Definition of “Ordinary Wage” in Korea: Korean Employment & Labor Law Basics

The courts of the Republic of Korea, for years, has struggled to find a consistent interpretation of an “Ordinary Wage.”  The definition of Ordinary Wage, under Korean Law, was clarified by the Korean Supreme Court in two decisions handed down on December 18, 2013.  The calculation of Ordinary Wages is important, since it is utilized to calculate statutory entitlements, and thus has an impact on the aggregate amount of contributions necessary to be paid to employees. For example, according to Article 56 of the Korean Labor Standards Act, an employer must pay 50% of the Ordinary Wage plus the Ordinary Wage for overtime, night and weekend work performed by the employee. Because of the potential for a large unknown future liability, this issue became the most significant issue, in the last few years, among domestic and foreign employers in labor and employment law in Korea. The basic Korean test is

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Hiring English-Speaking Korean Labor Lawyers in Korea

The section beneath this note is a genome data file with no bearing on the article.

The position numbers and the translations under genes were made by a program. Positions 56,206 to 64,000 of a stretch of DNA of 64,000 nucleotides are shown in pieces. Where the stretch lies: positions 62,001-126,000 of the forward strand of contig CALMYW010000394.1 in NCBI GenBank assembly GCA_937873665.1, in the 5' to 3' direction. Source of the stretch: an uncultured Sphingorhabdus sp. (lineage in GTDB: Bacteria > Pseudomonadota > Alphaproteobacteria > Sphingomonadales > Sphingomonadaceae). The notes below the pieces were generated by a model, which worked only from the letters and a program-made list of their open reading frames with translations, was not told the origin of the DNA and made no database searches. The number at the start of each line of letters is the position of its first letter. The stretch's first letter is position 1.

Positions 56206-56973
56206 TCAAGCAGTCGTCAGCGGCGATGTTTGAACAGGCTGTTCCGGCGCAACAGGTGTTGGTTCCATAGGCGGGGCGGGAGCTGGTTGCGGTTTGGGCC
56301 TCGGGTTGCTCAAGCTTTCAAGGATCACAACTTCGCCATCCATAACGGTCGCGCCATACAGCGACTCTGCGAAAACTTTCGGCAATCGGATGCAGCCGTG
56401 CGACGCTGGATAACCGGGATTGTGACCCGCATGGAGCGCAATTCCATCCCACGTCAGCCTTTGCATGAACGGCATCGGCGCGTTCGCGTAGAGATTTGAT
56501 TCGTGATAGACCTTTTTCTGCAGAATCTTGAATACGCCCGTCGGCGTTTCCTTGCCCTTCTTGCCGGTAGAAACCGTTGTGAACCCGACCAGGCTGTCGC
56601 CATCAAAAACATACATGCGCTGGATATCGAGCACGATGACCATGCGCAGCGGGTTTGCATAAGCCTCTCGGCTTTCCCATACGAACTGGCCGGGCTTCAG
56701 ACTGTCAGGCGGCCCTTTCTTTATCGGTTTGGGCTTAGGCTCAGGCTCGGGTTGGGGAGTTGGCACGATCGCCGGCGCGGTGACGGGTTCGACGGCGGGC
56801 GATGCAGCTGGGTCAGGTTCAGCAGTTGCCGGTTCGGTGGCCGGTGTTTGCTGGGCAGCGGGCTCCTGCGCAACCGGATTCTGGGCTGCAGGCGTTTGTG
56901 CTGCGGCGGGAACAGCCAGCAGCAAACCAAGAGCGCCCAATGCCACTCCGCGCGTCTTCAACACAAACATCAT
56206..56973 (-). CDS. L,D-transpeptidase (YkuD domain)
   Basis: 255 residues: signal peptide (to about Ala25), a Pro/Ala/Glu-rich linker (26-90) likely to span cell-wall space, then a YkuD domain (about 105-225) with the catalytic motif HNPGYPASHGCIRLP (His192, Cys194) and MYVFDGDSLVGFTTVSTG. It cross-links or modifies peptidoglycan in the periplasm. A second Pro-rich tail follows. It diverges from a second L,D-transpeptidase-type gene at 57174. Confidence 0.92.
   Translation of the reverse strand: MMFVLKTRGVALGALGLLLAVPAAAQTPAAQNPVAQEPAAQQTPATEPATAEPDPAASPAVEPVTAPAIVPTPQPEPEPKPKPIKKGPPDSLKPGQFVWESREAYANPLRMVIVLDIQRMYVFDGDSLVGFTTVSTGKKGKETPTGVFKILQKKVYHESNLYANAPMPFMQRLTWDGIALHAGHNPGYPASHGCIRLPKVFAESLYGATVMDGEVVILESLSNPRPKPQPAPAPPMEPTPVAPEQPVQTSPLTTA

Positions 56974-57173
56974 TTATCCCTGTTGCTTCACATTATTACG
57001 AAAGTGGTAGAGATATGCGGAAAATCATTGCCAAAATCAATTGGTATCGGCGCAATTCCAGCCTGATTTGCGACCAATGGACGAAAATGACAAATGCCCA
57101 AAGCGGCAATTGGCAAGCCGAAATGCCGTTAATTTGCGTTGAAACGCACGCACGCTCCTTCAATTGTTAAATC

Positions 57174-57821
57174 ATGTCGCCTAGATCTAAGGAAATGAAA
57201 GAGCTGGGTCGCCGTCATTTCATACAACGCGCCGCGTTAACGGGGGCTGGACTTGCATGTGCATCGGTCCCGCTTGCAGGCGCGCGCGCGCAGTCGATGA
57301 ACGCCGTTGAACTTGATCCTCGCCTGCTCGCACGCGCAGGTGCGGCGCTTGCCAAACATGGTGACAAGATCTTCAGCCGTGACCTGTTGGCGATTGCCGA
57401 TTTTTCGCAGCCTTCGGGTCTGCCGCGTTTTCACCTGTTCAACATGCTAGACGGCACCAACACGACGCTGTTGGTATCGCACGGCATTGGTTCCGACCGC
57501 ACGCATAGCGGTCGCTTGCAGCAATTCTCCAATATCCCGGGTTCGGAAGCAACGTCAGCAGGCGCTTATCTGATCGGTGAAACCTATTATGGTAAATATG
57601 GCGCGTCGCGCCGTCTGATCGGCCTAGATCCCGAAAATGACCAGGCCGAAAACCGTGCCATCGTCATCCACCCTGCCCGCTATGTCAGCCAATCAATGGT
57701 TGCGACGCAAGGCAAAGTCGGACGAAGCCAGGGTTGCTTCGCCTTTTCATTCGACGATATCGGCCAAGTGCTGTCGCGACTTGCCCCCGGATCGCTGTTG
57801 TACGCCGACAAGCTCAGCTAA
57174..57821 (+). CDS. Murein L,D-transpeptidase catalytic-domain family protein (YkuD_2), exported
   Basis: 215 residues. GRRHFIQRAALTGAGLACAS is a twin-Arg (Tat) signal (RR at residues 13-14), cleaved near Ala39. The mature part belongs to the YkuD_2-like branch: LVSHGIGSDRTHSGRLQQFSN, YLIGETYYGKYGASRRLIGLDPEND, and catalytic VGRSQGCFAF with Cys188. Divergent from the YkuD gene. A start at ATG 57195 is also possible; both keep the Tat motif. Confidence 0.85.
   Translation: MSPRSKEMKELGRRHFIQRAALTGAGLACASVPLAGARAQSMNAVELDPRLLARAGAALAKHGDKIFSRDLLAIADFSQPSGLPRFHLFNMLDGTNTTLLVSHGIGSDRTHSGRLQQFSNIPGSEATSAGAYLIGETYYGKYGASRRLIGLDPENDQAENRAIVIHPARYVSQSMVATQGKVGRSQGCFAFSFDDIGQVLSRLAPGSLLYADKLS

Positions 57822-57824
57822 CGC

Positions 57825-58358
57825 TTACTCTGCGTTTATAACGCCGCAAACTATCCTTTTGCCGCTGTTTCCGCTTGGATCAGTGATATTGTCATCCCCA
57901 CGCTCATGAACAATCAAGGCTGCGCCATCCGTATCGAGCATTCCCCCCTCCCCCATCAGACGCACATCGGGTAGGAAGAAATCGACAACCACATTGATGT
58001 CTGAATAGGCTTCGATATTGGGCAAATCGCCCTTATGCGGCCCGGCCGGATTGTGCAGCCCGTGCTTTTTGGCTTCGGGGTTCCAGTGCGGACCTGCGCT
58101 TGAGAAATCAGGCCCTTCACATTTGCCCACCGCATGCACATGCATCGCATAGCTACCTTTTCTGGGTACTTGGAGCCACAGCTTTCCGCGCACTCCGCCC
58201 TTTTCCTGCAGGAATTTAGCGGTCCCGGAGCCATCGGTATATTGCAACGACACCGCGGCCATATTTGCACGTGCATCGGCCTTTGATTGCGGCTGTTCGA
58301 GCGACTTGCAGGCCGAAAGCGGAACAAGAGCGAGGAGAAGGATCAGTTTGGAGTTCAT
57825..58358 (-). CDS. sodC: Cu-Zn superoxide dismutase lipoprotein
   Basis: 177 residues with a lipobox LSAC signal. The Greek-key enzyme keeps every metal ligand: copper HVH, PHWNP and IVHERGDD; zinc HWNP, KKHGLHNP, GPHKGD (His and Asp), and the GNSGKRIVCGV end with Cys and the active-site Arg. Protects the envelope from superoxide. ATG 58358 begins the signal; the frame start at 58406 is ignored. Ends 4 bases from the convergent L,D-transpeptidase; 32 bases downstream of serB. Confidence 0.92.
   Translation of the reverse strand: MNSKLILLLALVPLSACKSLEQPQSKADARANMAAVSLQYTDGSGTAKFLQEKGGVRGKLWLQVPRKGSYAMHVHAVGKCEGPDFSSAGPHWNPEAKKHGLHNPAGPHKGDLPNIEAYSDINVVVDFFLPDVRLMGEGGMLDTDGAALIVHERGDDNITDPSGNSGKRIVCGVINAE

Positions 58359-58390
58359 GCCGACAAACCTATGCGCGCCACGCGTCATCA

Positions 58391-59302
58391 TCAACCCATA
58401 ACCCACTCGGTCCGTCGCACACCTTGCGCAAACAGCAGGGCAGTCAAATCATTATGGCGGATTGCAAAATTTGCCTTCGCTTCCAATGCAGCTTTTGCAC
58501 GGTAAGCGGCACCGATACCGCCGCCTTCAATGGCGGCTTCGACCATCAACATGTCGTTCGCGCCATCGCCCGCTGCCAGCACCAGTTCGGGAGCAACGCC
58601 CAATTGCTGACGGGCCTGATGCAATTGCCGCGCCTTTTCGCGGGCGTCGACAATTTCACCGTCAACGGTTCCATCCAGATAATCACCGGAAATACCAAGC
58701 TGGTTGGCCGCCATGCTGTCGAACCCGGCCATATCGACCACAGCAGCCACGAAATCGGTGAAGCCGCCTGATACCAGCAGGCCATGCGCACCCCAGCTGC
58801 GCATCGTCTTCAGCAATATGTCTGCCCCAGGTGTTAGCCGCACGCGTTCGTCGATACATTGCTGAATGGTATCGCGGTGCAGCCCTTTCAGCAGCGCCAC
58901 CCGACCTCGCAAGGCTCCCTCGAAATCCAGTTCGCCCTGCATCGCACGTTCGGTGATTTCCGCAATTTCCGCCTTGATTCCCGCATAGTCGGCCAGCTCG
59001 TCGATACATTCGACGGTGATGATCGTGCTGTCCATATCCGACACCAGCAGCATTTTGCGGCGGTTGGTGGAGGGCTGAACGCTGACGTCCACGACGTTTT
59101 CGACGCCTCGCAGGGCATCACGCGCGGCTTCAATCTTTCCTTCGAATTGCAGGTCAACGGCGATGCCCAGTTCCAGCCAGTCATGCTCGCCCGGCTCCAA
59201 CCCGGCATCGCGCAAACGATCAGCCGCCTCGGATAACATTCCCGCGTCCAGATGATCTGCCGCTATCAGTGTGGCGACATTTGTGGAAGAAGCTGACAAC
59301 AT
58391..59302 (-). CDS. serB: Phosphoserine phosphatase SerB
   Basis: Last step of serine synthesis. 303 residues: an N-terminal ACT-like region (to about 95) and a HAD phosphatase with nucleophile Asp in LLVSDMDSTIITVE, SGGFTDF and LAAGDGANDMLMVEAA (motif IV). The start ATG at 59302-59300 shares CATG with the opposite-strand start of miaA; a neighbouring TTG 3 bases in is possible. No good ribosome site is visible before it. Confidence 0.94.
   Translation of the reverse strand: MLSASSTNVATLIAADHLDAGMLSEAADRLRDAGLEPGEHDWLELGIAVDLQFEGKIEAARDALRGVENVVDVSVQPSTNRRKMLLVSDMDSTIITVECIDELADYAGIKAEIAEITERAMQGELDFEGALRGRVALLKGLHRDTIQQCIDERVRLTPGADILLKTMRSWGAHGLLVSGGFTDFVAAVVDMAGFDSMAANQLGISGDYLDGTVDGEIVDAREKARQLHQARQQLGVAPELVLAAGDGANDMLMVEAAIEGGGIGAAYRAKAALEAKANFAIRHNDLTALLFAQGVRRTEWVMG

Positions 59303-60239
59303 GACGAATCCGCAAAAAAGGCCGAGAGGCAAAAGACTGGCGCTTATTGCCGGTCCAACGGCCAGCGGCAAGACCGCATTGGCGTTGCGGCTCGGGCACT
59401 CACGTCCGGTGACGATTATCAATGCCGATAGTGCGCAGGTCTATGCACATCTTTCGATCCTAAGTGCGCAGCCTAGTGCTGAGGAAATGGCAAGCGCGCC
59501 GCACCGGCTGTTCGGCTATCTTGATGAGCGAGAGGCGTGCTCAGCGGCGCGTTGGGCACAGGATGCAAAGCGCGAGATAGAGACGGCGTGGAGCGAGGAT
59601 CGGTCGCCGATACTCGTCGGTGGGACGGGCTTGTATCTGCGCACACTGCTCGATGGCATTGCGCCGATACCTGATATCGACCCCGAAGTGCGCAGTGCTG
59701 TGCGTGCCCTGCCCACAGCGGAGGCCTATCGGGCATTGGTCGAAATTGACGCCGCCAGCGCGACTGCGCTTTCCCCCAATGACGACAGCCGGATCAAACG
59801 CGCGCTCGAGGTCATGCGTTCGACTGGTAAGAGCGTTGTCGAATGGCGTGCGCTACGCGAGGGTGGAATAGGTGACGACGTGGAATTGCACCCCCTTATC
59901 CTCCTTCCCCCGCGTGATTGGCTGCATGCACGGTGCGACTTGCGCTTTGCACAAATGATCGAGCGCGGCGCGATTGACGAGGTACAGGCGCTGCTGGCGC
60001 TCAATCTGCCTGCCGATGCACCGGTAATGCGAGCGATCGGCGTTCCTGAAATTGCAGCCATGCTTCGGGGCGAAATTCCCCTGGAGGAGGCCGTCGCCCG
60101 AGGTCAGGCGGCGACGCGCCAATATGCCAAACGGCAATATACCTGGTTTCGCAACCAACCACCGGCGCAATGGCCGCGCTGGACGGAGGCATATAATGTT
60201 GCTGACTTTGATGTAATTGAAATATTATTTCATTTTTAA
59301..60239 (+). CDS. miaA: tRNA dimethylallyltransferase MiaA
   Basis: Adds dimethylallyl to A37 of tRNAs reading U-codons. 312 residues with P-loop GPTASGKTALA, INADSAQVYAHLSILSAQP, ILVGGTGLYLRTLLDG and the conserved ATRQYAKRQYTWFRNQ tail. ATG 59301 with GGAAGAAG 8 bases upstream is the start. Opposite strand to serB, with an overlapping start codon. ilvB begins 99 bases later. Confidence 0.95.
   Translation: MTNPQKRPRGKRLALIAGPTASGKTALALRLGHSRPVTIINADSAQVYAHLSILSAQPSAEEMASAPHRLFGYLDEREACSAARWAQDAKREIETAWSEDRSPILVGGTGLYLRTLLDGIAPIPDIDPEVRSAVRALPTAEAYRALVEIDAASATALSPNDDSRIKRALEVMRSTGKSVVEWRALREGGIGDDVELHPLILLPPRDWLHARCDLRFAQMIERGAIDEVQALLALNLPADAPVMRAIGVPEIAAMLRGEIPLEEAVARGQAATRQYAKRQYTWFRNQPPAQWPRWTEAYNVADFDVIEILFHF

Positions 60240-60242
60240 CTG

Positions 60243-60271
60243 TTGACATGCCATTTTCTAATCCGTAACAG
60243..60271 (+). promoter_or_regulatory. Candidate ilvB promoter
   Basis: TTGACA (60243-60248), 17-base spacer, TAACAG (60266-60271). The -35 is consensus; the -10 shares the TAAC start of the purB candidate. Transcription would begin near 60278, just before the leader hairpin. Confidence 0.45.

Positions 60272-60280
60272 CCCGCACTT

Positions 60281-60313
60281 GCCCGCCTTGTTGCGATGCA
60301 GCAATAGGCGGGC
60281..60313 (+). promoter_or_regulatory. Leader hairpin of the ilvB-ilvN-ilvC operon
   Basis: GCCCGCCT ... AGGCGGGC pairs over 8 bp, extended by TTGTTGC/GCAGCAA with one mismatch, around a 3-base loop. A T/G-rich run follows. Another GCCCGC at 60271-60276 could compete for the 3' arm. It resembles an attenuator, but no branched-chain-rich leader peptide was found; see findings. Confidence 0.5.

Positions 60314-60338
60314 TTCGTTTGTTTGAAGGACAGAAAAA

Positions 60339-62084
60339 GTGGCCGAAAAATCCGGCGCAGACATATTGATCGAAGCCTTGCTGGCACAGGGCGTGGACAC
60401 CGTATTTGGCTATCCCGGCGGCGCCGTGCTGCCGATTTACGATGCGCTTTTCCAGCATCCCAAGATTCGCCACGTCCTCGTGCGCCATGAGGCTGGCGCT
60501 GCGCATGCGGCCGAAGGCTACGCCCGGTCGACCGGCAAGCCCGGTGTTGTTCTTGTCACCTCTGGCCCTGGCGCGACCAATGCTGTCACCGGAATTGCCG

In most cases involving employment issues concerning foreign language teachers and hagwons (not company executives), Korean labor lawyers may not be a cost-effective means of handling your dispute. Often a Nomusa (노무사) is an adequate means to resolve the dispute with your employer. A Nomusa is, however, often not adequate for high-net worth individuals, company executives and for complex cases.  These type matters, often, should be filed to a court or shall be, likely, appealed from a Korean Labor Board to a court.  A Nomusa may not handle cases in Korean Courts.  Additionally, often the skills and experience of Korean lawyers are essential in the more complex, unique and many cases concerning foreigners. Simple, a Nomusa is a licensed labor professional (not a “Labor Lawyer”). These individuals, often, market themselves as Korean Labor Attorneys, however, this title is not an accurate title for these individuals.  A Nomusa is not an

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